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29 May Artist Spotlight: J. R. Thornburg

When did you start your career in art? How long have you known you wanted to be an artist?

I have been creative since I can remember. As a kid, growing up in Indiana, I was always drawing and coloring. Sometimes on walls, furniture and other items around the house, much to my parents’ dismay. I really thought I was improving everything I drew on. But, like many artists experience, I was told at a very young age that it’s not a viable career path. It wasn’t until college when one of my professors called me an artist that I truly believed it.
I began producing ceramics pieces in 2003, most of which landed in friends and families homes. When we moved from Ft Wayne to Charlotte, my husband and I immediately started a family. The chemicals involved in ceramics led me to begin drawing as my creative outlet. Since my kids are older and self-sufficient, I am beginning a new chapter as a professional artist.

Describe your aesthetic in 3 words…

Clean. Active. Inconclusive.

Describe your artistic process and preparation?

My process starts when I take a glass of ice water into the studio, tape a clean sheet of paper to my drawing table and turn on a podcast (I’m really into Marc Maron’s “WTF”). Once I’m settled in I just grab a pen and go. I start with a line or shape that feels good and start building on that until a picture begins to emerge. I’ve developed a set of rules for myself over the years to keep from going off the rails (which still happens sometimes). My main rule is that there are no mistakes, just opportunities to take the drawing in a new direction. Once I feel the drawing is complete, I begin to add the watercolor pencil, treating it as if I were shading. Once the pencil is to my liking, I go back with a tiny wet brush and spread the pigment. I don’t have a real vision for the final product until I’m almost finished. I just let the process steer me.

Your favorite piece you’ve created to date and why?

I really am partial to “Lion Tamer” because it was my first fully formed piece using an ink pen and watercolor. It has the movement, story and color I hoped to achieve when I was practising with the medium, developing ideas.

Who inspires you personally and/or professionally?

My personal inspiration recently has been a jazz musician, Esperanza Spalding. I heard her speak and saw her perform in Boston at my husband’s commencement at Berklee School of Music. Her talent, dedication to craft and general cool attitude inspired me to chill out and enjoy the ride a little more.
Professionally, Frieda Kahlo’s story has always amazed me! Though she was often bedridden after enduring a trolley accident, enduring multiple surgeries and a number of miscarriages, she carried on with the work. I love her tenacity and her use of paint to mould bold shapes and use of daring color just illustrates her moxy to me.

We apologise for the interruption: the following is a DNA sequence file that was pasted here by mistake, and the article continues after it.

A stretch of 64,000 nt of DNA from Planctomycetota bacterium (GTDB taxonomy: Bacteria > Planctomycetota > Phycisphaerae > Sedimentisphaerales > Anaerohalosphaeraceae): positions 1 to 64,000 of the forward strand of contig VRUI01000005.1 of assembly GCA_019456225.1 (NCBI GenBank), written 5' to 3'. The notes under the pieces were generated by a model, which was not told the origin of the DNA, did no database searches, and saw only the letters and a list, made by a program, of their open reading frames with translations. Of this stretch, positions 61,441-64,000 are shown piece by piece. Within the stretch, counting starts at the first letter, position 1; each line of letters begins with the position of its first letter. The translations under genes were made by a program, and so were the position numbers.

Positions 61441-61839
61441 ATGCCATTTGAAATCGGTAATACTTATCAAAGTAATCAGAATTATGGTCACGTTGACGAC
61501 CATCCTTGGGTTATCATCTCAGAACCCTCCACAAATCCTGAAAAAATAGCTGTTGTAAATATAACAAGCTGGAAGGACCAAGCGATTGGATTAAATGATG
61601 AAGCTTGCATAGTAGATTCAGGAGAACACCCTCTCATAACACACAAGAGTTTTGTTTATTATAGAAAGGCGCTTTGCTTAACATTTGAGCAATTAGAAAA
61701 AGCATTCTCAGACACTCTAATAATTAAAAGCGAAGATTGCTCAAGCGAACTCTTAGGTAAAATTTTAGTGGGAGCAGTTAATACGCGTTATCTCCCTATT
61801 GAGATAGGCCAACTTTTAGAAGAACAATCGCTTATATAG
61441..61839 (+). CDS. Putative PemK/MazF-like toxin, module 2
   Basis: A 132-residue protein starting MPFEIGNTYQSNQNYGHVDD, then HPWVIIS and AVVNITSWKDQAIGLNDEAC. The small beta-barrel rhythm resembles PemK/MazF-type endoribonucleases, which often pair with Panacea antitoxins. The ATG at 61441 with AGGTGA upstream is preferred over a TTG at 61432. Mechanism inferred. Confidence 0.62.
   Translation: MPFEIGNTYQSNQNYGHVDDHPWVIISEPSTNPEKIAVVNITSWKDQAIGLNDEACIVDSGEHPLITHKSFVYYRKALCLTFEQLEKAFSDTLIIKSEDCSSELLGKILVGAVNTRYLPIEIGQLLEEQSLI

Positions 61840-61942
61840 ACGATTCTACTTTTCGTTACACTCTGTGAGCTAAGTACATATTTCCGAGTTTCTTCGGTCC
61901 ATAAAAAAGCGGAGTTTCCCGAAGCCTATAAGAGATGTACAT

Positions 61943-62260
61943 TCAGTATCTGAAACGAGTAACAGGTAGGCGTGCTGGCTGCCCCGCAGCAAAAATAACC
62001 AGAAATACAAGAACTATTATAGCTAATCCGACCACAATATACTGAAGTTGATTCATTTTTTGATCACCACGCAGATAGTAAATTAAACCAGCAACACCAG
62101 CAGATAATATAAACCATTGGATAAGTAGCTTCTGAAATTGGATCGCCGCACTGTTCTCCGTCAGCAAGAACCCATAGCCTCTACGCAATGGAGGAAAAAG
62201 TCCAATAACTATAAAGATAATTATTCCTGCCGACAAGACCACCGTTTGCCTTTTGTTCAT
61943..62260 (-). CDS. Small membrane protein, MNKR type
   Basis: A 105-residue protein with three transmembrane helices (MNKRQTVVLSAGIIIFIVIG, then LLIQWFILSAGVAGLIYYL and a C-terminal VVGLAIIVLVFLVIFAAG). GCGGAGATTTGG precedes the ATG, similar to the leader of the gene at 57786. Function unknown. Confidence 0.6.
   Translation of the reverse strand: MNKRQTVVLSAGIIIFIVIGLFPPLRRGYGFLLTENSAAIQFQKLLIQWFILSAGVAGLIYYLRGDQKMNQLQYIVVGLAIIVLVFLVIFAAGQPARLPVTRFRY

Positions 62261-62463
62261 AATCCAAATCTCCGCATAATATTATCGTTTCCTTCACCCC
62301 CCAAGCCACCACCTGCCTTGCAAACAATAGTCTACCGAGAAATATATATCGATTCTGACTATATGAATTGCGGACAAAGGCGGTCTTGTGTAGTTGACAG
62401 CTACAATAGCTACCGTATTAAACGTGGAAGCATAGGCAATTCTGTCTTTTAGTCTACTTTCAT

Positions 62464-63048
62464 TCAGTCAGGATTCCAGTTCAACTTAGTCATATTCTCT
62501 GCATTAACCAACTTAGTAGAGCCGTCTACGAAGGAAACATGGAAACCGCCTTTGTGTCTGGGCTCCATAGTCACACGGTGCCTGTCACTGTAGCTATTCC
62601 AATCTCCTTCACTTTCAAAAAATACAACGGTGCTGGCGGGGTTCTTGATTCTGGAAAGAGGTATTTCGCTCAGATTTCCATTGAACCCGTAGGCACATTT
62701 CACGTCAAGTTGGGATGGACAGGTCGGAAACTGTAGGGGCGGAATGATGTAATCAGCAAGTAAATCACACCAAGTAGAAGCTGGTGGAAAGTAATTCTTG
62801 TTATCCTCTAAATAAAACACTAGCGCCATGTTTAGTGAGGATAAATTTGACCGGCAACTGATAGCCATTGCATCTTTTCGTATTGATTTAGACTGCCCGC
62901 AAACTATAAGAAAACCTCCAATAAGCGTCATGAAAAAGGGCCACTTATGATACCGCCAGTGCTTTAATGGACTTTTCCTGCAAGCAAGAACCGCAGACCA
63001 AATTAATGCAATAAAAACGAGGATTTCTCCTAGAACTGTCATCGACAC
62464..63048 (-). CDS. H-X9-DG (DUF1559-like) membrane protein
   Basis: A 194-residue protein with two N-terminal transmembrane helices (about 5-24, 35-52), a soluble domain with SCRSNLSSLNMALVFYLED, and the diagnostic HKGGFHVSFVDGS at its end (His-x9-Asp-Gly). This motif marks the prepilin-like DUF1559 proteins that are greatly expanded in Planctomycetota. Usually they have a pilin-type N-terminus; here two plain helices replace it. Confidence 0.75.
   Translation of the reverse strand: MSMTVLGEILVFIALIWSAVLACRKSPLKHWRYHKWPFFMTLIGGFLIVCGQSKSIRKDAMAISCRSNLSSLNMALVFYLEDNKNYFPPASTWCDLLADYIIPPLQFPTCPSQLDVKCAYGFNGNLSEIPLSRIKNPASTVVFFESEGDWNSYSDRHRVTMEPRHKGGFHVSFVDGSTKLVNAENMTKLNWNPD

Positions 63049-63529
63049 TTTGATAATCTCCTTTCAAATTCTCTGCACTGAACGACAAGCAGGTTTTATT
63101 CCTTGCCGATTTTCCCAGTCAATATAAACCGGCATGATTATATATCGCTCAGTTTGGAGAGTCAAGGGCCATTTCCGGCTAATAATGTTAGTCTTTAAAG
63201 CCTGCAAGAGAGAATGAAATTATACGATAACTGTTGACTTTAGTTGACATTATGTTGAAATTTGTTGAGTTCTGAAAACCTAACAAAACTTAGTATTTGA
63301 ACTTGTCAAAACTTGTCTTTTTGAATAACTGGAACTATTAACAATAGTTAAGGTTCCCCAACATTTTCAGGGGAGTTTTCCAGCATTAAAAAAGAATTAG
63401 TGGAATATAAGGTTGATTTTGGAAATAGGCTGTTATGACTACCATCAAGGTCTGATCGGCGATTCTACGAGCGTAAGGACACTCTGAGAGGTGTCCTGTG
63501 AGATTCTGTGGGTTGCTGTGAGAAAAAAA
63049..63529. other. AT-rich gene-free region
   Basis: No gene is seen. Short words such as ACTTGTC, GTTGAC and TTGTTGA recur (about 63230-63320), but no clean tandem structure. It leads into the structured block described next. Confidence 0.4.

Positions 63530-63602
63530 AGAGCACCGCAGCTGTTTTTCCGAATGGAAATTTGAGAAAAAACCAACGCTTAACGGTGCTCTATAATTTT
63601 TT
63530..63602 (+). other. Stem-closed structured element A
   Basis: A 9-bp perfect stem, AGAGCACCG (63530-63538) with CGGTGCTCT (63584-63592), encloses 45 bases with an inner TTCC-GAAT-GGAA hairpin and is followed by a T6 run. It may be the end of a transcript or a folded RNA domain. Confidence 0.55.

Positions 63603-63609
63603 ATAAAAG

Biggest accomplishment to date?

My biggest accomplishment to date is my kids. I was a stay home mom for years and they’ve turned out to be kind, independent and talented individuals. They also make me laugh every day.

Favorite location to create/what is your studio like?

My studio is just off of the living room in my home. It’s, oddly, the only room in the house with a glass door. The upside to that is, I’m forced to keep it tidy. The downside to the window door is that family members, rather than knocking, stand at the door and watch me work until I look up. It scares me every time. Neither the air or heat circulate very well in my studio so I’m usually either too hot or too cold, allowing me to play the suffering artist.

There is an entire wall of windows that let in natural light and trees filled with singing birds are right outside. I keep all sorts of knick-knacks among my supplies. Mostly they are things I can’t bear to part with. Like a broken wood figurine of a violin player that used to belong to my grandma Vivien and this weird monkey statue, my mom bought me in New Orleans. It’s totally creepy but she just knew I would love it. My Dobby doll that I got myself at Harry Potter World. I gave him a sock but he still hangs around. Looking over my shoulder while I work is a cardboard cutout of Tina Belcher from “Bob’s Burgers”, my family’s favorite show. We are both the oldest children so she gets me.

A random fact about you?

I am a terrific cook and a lousy bass player.

One thing you couldn’t live without?

I couldn’t live without my family.

Your all-time favorite artist and/or your favorite emerging artist?

While I don’t know if he is considered an emerging artist, my current favorite is Leif Erik Johansen from Asheville, NC. I purchased two of his prints at a festival last summer and they hang in my living room. I find myself staring at them frequently and I discover some new detail each day. His color and dreamlike subject matter really speak to me as a daydreamer. He’s totally worth a Google.

Name one goal for your career you’d like to achieve in the next 5 years?

My goal for the next five years is to create a cohesive body of work using a number of materials including mix media and found objects. I’m in the beginning stages of planning an interactive show of some sort.

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